Kathy M.

Teresa Wilson Rogers said...

Wonderful post Mike, the photos are eye catching and your research was excellent as usual. I too wonder if someone in their family won't see this and be so happy to find it!

Little Nell said...

An interesting insight into the true variety of vaudeville acts. I'm not a lover of Scottish pipe bands but I think I would have enjoyed this act, with acrobatics woven in!

Bob Scotney said...

Having spent my time at univerity at St Andrews plus several years working in various parts of Scotland I grew to love the sound of the pipes and drums. I never came across a set with acrobatics thrown in.

Wendy said...

Gotta give 'em credit for originality. Who would have thought to combine acrobatics and bagpipes? The Sutcliffes rule!

barbara and nancy said...

I also thought it was unusual for bag pipers to be acrobats. What an odd combination. I wonder how they were received in South America. Not too many Scots there.
I wonder what a daytime fireworks show would be like.
Great post as usual.
Nancy

Helen Bauch McHargue said...

Fascinating. I wonder if the woman was added for acrobatic purposes..as in she might be lighter and easier to toss around? This might add a whole new dimension to the Highland Fling.

Kristin said...

Several weeks ago in a post about kilts it was mentioned that nothing is worn underneath. I'm wondering if this was true of this acrobatic troupe of pipe players too.

Brett Payne said...

Like me, you have to play the long game with these photographs in your collection, waiting for all the pieces to fall into place, but it must take a lot of time on your part to assemble the framework so that you can recognise the right bits when they suddenly appear.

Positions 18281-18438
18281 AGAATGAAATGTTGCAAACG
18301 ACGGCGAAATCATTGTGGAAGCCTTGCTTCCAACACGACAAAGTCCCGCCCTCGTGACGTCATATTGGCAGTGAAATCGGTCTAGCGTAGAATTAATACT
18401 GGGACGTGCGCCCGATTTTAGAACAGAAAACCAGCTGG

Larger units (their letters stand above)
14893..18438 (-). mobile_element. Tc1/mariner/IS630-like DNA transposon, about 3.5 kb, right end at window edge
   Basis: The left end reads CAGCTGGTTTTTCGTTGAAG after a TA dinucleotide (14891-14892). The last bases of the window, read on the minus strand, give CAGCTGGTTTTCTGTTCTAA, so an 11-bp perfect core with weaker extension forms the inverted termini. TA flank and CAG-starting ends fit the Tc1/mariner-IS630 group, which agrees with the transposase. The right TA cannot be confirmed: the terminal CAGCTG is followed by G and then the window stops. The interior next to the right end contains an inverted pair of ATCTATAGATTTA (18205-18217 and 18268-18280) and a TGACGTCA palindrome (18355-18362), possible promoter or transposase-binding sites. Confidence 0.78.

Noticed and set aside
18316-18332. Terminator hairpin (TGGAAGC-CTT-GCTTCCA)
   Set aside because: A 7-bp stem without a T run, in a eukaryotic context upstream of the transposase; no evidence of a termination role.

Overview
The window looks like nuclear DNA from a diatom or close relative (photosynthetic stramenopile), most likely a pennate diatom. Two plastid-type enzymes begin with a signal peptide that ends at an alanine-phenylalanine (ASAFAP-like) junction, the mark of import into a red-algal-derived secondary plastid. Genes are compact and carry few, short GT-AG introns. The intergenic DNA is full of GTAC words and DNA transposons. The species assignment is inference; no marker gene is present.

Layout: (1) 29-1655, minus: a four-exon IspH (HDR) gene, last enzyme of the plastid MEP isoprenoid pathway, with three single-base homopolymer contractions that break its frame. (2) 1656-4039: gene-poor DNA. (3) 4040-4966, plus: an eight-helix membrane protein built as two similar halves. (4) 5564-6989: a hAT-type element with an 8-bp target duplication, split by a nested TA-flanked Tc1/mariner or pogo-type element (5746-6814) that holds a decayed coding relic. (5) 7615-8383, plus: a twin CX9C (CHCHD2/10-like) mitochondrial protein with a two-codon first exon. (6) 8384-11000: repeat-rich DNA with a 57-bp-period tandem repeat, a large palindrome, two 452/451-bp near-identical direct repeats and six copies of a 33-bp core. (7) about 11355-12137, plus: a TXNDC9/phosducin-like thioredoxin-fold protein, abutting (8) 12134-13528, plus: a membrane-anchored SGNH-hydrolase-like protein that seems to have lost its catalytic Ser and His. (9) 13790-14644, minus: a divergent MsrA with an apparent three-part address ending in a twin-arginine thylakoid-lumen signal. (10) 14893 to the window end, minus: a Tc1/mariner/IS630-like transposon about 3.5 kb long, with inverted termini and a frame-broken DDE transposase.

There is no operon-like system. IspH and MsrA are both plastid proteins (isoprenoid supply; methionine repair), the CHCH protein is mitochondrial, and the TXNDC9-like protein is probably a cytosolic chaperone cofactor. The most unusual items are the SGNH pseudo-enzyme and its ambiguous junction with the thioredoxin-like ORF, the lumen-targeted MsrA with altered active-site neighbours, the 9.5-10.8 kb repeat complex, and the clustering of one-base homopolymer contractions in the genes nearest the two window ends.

There's a lot of Scottish influence here in New Zealand, particularly on the South Island, and plenty of pipe bands, but I've yet to see one as acrobatic as this one claims to be. I have a friend who's learning to play the bagpipes - I'll have to ask him if he intends including a few hand stands or flick-flaks in his routine.

Alan Burnett said...

As rich a post as a piece of fruit cake. You always perfectly balance the words and the pictures, it is not a picture blog with words, or a wordy blog with pictures .... it is TempoSenzaTempo. I once lived in the same block of student residences as a bagpipe player. I could have murdered him by the end of the term.

Mike Burnett said...

I had a lecturer called Sutcliffe - he was bearded but I never saw him dressed up like that.

Karen S. said...

I have to say that your day job is that of a detective, am I close? Marvelous post again, it seems you and I run on the same paths of tracking things down, although much of my tracking never gets here, although this week's theme did uncover something for me to dig out more and bring it to life for next week!